Being laid off can have detrimental effects on workers who may receive limited severance payments and struggle to pay for basic necessities.

In June, surveyed 1,250 U.S. workers to understand how a layoff would impact them and what compromises they would make in the workplace to survive a potential cut.

Key findings:

  • 32% of workers would take a demotion, and 31% would accept a pay cut to prevent being laid off
  • 1 in 5 workers could only sustain their current lifestyle for a week or less if laid off
  • Biggest concerns about being laid off include affording housing and losing benefits
  • 1 in 8 workers have made sacrifices at their current workplace to remain employed

1 in 3 Workers Would Take a Demotion To Avoid Layoffs

Employees are willing to make compromises to avoid a layoff.

When asked what compromises they would be willing to make, 76% of workers surveyed say they would work weekends, 58% would take on less preferable work, and 48% would avoid taking time off for the foreseeable future. Additionally, 43% would accept a longer commute, 38% would relocate, and 37% would be willing to switch to a part-time or freelance role.

Finally, 32% report they would take a demotion, 31% would receive a pay cut, 25% would work more hours without additional pay, and 20% would forgo certain benefits.

Of those willing to take a pay cut, 28% indicate they would accept a 1% to 5% difference, 33% would take a 6% to 10% reduction, and 18% would receive an 11% to 15% cut. Another 10% are open to a 16 to 20% decrease, and 8% are prepared to take a pay cut over 20%.

Survey infographic

“When facing a potential layoff, negotiating to retain your position, even if it involves a pay cut or longer hours, can provide valuable time to explore other options, such as seeking additional income or initiating a job search. Staying employed while you evaluate your next steps can offer stability and a clearer path forward,” says Resume Builder’s Chief Career Advisor Stacie Haller.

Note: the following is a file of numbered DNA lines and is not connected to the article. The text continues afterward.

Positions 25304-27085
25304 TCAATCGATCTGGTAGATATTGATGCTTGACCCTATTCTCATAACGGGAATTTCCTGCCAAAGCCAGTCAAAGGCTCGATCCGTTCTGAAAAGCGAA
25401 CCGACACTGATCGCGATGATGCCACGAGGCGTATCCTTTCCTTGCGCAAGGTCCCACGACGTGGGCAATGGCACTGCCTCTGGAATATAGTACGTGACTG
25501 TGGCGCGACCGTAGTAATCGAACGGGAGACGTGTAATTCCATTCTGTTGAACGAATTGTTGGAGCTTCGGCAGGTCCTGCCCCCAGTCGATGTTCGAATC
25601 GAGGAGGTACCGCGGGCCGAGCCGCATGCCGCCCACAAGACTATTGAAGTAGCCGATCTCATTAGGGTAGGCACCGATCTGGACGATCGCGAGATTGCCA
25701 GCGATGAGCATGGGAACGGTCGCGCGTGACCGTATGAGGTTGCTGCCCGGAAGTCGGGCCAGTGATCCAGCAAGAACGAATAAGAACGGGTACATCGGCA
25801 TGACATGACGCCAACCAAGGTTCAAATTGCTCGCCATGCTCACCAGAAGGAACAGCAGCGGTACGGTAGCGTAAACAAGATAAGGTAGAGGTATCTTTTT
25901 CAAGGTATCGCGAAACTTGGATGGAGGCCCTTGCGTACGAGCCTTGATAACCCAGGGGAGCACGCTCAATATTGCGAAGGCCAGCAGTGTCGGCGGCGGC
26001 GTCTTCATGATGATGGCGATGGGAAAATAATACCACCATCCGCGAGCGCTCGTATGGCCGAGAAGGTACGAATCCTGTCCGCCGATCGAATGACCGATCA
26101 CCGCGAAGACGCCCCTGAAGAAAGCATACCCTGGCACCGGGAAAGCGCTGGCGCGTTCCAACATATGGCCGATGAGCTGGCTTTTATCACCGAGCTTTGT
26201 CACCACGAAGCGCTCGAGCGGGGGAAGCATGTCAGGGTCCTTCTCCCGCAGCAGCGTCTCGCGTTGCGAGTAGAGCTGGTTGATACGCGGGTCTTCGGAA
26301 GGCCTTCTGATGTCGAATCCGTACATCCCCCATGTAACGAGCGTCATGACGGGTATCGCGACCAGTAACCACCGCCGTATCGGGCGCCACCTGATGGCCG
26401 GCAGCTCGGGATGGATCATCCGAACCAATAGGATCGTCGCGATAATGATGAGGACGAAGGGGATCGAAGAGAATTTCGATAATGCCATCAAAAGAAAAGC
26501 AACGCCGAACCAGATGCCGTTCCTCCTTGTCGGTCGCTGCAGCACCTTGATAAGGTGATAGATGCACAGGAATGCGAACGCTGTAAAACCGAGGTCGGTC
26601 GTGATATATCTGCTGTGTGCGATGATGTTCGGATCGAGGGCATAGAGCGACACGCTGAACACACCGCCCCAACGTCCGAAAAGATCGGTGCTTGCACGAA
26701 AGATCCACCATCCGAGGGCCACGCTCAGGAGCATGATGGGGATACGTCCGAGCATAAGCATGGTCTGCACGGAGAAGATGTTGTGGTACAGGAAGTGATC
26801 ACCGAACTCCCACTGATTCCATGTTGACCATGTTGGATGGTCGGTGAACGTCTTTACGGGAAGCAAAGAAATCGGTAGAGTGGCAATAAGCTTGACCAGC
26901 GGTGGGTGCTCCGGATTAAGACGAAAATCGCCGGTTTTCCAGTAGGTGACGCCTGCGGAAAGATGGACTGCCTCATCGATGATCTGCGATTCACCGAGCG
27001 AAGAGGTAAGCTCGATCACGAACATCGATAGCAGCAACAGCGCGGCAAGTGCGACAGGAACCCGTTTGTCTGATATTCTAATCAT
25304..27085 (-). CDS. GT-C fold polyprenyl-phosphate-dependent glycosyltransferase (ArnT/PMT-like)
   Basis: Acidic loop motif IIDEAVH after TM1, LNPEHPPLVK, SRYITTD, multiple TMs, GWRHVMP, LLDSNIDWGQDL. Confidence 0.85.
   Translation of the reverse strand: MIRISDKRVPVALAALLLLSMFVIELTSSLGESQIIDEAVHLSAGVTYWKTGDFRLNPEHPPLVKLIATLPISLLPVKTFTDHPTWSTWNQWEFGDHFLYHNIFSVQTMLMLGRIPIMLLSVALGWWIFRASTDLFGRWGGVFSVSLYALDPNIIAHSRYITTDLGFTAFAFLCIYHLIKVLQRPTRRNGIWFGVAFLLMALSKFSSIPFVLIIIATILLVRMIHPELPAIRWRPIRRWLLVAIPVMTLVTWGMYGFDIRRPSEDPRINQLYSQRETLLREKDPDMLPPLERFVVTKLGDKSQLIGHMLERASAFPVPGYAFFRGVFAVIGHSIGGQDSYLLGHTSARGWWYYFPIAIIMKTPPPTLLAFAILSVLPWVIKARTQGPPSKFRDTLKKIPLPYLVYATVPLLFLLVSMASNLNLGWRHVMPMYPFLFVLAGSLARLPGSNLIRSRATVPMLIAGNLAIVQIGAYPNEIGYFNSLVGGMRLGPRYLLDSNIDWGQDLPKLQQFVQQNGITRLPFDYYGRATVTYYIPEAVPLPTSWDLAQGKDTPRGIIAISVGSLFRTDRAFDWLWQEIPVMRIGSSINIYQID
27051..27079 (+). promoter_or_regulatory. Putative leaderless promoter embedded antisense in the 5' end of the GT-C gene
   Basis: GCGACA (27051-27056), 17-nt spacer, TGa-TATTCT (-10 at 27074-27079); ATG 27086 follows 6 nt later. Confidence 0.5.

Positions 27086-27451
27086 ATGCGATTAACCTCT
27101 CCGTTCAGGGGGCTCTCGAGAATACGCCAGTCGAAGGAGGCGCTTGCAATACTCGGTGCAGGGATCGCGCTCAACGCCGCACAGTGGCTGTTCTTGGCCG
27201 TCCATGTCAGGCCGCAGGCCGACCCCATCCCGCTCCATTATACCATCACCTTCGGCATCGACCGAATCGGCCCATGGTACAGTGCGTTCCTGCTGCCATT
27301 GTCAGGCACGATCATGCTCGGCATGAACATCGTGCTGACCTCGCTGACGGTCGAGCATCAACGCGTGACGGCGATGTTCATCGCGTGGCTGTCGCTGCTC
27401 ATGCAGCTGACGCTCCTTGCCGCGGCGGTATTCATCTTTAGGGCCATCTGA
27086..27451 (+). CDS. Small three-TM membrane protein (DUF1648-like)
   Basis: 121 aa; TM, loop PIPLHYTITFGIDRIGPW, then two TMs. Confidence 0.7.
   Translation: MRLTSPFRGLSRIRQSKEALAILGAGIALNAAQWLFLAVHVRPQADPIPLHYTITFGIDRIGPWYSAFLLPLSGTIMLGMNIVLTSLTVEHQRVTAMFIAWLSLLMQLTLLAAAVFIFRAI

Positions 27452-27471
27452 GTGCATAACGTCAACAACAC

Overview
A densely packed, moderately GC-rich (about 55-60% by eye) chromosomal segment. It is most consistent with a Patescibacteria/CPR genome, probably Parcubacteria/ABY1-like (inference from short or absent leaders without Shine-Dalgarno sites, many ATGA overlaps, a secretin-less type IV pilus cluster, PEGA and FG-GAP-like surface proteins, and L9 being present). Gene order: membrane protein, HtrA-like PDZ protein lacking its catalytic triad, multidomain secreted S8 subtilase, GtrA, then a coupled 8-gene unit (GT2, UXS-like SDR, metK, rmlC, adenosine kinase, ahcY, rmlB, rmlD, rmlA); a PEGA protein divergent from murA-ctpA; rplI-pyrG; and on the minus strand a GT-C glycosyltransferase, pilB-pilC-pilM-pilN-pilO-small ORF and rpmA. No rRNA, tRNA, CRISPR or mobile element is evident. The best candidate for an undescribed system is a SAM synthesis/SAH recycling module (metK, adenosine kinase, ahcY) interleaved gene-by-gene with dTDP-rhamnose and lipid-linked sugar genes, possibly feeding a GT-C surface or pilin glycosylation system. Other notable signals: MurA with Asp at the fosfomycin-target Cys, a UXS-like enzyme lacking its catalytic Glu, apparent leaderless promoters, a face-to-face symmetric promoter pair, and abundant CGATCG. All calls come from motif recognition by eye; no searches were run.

“Ultimately, taking proactive measures can help avoid the immediate impact of a layoff and give employees the opportunity to make well-informed decisions about their future career moves.”

Workers Are Most Worried About Paying Rent, Losing Benefits if Laid Off

When asked about their concerns if laid off, workers express varying levels of worry about different aspects of their lives. The greatest concern is paying rent or mortgage, with 48% saying they would be very worried and 31% saying they would be somewhat worried about this.

Losing benefits, such as health care, is a significant worry for 41% of respondents, and 30% say it is somewhat of a worry. Affording food is another major concern, with 40% being very worried and 37% somewhat worried.

Additionally, 33% of workers are very worried about disappointing their families, while 30% are somewhat worried. Finally, the prospect of having to find a new job leads 27% to be very worried, and 47% to be somewhat worried.

The majority of workers believe a layoff would negatively affect their mental health: 30% expect an extremely negative impact and 39% anticipate a negative impact. Conversely, 5% think it would be positive, and 3% believe it would have an extremely positive impact on their mental health. A remaining 23% feel it would have neither a positive nor negative effect on their mental well-being.